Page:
David Jayne Hill

Rev. David Jayne Hill (June 10, 1850 – March 2, 1932) was an American academic, diplomat and author.

David Jayne Hill
Ambassador David Jayne Hill by Anders Zorn (1860-1920)
United States Ambassador to Germany
In office
June 14, 1908 – September 2, 1911
President Theodore Roosevelt
William Howard Taft
Preceded by Charlemagne Tower
Succeeded by John G. A. Leishman
United States Ambassador to the Netherlands
In office
July 15, 1905 – June 1, 1908
Preceded by Stanford Newel
Succeeded by Arthur M. Beaupre
United States Ambassador to Switzerland
In office
January 7, 1903 – July 1, 1905
Preceded by Charles Page Bryan
Succeeded by Brutus J. Clay II
24th United States Assistant Secretary of State
In office
October 25, 1898 – January 28, 1903
Preceded by John Bassett Moore
Succeeded by Francis Loomis
Personal details
Born June 10, 1850
Plainfield, New Jersey, U.S.
Died March 2, 1932 (aged 81)
Washington, D.C.
Political party Republican
Spouse(s) Anna Amelia Liddell
(m. 1874; her death 1880)

Juliet Lewis Packer
(m. 1886; her death 1923)
Profession Author, University President, diplomat
Rev. David Jayne Hill (June 10, 1850 %E2%80%93 March 2, 1932) circa 1916

Early life

The son of Baptist minister David T. Hill,[1] David Jayne Hill was born in Plainfield, New Jersey, on June 10, 1850. He graduated from Bucknell University in 1874 and served at Bucknell as professor of rhetoric from 1877 to 1879. In 1878 he received his Master of Arts degree, and he was a member of the Phi Beta Kappa Society.[2] He also undertook graduate studies at the University of Berlin and the University of Paris.[3]

Career

In 1879, Hill received his ordination and was appointed Bucknell's president.[4] From 1888 to 1896, he was president of the University of Rochester.[5] In 1888 and 1897 he studied at the Ecole Libre des Sciences Politiques in Paris.[6]

In 1900 he received an honorary Docteur es Lettres from the University of Geneva. He received an honorary LL.D. from Colgate University in 1884, and he received additional honorary degrees from Union University (1902), and the University of Pennsylvania (1902).[7]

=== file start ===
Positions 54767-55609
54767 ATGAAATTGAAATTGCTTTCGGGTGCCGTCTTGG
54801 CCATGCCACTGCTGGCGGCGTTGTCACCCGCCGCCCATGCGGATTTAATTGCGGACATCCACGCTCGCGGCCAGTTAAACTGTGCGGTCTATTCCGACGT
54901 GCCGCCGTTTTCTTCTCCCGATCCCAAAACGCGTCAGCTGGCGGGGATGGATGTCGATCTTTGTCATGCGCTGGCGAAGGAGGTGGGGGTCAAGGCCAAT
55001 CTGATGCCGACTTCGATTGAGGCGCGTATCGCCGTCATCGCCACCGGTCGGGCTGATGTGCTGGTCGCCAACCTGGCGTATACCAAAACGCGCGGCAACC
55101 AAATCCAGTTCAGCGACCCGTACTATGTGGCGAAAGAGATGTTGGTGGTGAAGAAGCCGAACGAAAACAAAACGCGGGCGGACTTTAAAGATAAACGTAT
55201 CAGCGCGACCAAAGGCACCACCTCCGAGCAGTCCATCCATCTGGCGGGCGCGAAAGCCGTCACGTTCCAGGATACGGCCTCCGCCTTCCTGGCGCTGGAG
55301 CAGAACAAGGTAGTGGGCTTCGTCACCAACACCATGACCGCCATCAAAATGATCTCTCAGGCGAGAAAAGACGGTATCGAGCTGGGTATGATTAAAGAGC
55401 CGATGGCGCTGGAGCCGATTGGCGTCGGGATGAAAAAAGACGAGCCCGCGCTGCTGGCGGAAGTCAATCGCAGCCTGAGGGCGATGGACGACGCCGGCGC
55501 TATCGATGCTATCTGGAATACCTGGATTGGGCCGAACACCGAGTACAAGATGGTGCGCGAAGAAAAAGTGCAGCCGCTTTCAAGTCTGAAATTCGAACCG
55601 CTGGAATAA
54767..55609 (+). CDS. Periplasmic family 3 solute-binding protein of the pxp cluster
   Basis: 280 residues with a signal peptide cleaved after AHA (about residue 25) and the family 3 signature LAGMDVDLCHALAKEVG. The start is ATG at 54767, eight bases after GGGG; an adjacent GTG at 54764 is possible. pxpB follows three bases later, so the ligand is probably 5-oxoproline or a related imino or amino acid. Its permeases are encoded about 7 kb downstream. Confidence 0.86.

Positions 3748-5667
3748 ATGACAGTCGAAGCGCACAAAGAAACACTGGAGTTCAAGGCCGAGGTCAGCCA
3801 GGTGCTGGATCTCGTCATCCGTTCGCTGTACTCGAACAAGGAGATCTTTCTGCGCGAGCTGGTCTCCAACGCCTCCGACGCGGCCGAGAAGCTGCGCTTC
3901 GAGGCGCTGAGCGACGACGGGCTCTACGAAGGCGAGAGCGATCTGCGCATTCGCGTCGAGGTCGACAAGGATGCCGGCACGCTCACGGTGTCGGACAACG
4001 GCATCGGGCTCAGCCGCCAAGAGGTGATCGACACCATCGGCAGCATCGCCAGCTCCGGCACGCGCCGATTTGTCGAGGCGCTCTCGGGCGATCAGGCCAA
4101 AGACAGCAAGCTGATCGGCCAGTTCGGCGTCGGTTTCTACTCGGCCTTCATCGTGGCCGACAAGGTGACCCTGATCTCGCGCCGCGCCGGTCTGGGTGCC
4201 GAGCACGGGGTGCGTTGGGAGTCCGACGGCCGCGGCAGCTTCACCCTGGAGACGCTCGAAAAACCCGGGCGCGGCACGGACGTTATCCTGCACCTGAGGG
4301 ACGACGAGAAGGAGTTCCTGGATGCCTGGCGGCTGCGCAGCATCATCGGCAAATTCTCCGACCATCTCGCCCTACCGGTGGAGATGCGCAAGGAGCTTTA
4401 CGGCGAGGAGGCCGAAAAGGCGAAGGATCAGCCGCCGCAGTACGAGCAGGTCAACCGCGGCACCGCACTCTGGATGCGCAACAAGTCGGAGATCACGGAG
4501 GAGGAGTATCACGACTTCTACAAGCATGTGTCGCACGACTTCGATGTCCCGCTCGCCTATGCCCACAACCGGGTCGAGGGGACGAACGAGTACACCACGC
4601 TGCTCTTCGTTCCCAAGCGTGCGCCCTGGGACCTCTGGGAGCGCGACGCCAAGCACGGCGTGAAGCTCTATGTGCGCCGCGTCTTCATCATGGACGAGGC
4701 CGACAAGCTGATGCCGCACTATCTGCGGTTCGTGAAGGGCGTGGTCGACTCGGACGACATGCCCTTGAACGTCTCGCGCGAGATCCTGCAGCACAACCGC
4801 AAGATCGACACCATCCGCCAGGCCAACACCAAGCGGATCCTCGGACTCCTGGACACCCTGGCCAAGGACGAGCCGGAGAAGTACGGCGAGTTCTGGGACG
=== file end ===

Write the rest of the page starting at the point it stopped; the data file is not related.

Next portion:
He was later a professor of European diplomacy at the School of Comparative Jurisprudence and Diplomacy.[8]

Diplomatic career

Hill began a diplomatic career when he was appointed Assistant Secretary of State in 1898, serving to 1903.[9]

He was appointed United States Minister to Switzerland in 1903.[10] Two years later he was appointed United States Minister to the Netherlands and Luxembourg.[11]

From 1908 to 1911 he was Ambassador to Germany.[12] He was also a member of the Permanent Administrative Council of The Hague Tribunal.[13]

Hill was an unsuccessful Republican candidate for the United States Senate from New York in 1914.[14]

Later career

During World War I he wrote articles critical of Woodrow Wilson's decision to ask for a declaration of war and the Wilson administration's conduct of the war effort.[15] In July 1920 he was chairman of the Republican State Convention in New York.[16]

In 1922 Hill received France's Grand Officer of the Legion of Honor.[17]

Personal life

In 1874, Hill married Anna Amelia Liddell. Together they had three sons; Anna died two weeks after giving birth to her third child.[18]

  • Walter Hill (1875–1944)
  • Arthur Hill (1878–1884)
  • David Jayne Hill, Jr. (born and died in 1880).

In 1886, he married Juliet Lewis Packer (1853–1923).[19] They were the parents of twins:

  • Catherine Hill (1890–1973)
  • David Jayne Hill, Jr. (1890–1975).[20]

Juliet Hill died in Washington, D.C., after being struck by a delivery wagon while crossing the street.[21] He died in Washington, D.C., on March 2, 1932.[22] Hill was buried at Lewisburg Cemetery near Bucknell University in Lewisburg, Pennsylvania.[23]

Works

Hill was an author of biography, and also wrote works on religion, psychology, and other topics. His published works include:

  • The Life of William Cullen Bryant (1878)
  • The Science of Rhetoric (1877)
  • Elements of Rhetoric and Composition (1878)